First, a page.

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Murky sounds – particularly orchestral ones – in these 1950s recordings by the Russian keyboard titan Sviatoslav Richter (1915-1997) are given bright immediacy here, as is usual with Pristine audio restorations. Rimsky-Korsakov’s Piano Concerto in C sharp minor reveals a lyrical, poetic young Richter, while Prokofiev’s D flat major Concerto is dispatched lightly and energetically. Glazunov’s F minor Concerto is a coyly wandering curiosity, perhaps over- influenced by Chopin’s concertos and Tchaikovsky’s ballets. Richter plays it with warmth, affection and charm. In Rachmaninov’s First Piano Concerto, Richter immediately takes command with a dynamic rendition that vivifies Kurt Sanderling’s cumbersome tempos.

Tchaikovsky’s First Piano Concerto never ideally suited Richter, although his swift 1954 rendition conducted by Karel Ančerl (available on Supraphon SU 4014-2) is surely his happiest attempt. Richter’s oft-massive, monumental approach, as if he were performing an orchestral score instead of a soloist’s part, could result in adamant, emphatic performances seemingly cast in bronze. This statufying occurs in the present 1958 Tchaikovsky, not helped by Yevgeny Mravinsky’s coldly formal approach. Even more off-putting are the sluggish tempos sinking the Second Rachmaninov Concerto, led by Sanderling with Richter playing a lugubrious death march instead of the more ardent yearning heard in the composer’s own recording.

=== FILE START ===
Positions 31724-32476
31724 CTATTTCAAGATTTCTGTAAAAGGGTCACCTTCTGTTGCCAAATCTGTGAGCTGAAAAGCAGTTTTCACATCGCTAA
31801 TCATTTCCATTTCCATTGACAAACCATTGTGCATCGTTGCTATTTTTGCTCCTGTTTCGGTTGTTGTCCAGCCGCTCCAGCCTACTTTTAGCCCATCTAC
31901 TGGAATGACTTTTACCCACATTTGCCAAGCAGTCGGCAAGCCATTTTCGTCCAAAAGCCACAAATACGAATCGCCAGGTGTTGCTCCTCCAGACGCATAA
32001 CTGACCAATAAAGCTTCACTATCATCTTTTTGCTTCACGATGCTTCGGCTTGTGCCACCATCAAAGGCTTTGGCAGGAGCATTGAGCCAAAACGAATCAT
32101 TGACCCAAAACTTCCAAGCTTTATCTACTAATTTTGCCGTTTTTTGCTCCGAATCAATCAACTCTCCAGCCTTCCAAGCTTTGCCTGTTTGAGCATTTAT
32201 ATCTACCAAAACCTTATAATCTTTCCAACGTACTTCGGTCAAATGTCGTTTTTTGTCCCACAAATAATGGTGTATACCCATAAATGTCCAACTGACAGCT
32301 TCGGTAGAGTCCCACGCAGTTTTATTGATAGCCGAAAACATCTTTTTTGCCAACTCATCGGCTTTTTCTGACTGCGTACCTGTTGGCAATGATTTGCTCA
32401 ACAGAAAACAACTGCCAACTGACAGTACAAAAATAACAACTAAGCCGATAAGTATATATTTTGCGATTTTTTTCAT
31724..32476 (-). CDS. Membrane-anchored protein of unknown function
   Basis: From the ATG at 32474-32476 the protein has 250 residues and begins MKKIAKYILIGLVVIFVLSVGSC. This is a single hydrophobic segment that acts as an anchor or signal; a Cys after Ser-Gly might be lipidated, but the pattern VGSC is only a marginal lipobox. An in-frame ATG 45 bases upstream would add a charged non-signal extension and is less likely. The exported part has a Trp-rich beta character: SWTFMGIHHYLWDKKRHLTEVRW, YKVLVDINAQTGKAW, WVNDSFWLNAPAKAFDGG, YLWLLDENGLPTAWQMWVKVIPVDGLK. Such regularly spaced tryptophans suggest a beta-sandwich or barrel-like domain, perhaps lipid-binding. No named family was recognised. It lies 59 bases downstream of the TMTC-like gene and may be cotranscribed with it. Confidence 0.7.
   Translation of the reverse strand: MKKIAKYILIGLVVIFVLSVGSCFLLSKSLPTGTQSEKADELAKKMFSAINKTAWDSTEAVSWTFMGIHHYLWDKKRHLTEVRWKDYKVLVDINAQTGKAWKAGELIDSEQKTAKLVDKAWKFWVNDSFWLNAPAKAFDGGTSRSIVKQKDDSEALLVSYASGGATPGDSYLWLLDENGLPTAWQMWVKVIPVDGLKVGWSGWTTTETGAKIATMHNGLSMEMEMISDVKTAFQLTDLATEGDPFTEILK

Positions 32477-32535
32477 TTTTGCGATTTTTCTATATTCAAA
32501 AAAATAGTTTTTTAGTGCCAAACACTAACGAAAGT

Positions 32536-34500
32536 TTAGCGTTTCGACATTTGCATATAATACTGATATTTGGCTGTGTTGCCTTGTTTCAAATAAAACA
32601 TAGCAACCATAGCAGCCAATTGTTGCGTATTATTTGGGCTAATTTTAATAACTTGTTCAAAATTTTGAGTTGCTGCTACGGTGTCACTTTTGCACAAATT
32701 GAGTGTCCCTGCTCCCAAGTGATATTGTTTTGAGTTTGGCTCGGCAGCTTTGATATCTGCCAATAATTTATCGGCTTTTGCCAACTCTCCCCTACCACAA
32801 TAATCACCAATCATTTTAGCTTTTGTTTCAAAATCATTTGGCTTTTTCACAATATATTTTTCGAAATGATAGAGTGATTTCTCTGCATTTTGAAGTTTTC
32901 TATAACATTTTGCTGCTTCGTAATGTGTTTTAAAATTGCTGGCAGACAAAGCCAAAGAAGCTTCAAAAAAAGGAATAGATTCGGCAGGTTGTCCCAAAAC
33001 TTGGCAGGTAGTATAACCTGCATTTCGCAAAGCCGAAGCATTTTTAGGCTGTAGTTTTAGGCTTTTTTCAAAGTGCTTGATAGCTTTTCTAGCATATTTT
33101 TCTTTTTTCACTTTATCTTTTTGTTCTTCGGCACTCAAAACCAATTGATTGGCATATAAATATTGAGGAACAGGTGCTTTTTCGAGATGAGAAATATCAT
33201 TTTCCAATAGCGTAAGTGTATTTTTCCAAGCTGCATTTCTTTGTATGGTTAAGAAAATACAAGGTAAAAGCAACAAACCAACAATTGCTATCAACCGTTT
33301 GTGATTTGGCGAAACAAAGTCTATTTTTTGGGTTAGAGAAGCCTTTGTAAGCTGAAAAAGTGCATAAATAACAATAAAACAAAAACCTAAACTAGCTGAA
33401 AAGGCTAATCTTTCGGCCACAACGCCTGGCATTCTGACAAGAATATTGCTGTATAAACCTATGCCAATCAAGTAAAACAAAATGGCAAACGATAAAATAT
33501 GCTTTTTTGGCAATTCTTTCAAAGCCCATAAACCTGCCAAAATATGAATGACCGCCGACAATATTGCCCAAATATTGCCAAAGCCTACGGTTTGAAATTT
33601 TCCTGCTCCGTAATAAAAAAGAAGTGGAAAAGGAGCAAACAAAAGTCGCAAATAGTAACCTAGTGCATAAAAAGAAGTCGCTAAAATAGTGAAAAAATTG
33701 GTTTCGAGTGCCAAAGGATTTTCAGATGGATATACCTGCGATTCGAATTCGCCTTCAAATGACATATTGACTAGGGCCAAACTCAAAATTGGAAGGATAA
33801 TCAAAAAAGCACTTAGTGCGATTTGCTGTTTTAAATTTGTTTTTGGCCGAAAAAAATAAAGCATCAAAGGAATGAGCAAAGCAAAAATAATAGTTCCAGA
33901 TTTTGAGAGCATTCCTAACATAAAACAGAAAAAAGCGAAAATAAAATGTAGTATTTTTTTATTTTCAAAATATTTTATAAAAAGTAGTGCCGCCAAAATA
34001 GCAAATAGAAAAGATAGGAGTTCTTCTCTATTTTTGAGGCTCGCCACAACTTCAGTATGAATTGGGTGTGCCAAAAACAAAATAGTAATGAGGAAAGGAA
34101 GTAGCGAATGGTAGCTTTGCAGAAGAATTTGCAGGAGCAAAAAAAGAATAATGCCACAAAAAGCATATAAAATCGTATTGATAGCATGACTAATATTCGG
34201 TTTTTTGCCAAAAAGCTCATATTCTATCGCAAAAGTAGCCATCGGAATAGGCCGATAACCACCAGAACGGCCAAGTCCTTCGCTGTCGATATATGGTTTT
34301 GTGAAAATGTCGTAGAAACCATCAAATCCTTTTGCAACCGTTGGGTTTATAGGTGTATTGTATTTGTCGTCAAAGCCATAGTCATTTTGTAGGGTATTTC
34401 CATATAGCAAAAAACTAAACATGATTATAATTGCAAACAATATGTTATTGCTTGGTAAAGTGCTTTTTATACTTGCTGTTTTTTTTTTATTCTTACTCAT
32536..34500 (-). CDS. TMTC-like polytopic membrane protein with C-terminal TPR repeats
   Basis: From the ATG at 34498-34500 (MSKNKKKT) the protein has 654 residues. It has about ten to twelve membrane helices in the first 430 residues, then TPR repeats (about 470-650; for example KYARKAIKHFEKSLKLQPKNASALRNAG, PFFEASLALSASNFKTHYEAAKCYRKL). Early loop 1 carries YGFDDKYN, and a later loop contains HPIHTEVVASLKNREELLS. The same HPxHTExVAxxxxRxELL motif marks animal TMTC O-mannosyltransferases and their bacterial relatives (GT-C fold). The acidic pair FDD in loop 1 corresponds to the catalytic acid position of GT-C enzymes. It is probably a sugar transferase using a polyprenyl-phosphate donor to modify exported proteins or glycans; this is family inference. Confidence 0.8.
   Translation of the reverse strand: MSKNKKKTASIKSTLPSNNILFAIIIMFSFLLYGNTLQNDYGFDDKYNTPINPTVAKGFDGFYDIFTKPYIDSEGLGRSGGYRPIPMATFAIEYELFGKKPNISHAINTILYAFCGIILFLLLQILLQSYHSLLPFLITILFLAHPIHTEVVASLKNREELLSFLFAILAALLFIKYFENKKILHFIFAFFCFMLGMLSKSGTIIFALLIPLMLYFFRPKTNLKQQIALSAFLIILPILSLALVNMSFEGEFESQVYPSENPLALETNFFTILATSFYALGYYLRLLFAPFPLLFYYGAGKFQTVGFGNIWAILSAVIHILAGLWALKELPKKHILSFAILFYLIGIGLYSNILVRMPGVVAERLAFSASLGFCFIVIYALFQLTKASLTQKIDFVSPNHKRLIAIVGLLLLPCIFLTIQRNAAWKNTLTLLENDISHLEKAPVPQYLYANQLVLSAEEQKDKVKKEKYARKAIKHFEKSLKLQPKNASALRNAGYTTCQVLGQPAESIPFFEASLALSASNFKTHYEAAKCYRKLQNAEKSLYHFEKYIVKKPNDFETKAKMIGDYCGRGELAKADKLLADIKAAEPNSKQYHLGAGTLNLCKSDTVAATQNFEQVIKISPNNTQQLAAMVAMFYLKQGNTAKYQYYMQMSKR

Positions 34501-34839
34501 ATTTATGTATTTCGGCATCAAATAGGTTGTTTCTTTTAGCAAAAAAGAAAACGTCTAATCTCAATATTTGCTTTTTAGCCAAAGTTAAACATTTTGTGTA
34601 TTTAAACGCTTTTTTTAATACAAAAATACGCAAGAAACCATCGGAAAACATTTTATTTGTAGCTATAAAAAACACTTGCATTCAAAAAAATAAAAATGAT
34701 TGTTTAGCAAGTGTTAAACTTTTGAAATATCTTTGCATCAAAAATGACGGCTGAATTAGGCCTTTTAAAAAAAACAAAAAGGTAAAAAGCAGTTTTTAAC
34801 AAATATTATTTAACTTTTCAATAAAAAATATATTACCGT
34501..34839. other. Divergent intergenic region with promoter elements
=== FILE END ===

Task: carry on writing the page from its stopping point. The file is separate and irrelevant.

BENJAMIN IVRY Read the full review on Agora Classica

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Piano International, 2014 - ©Rhinegold Publishing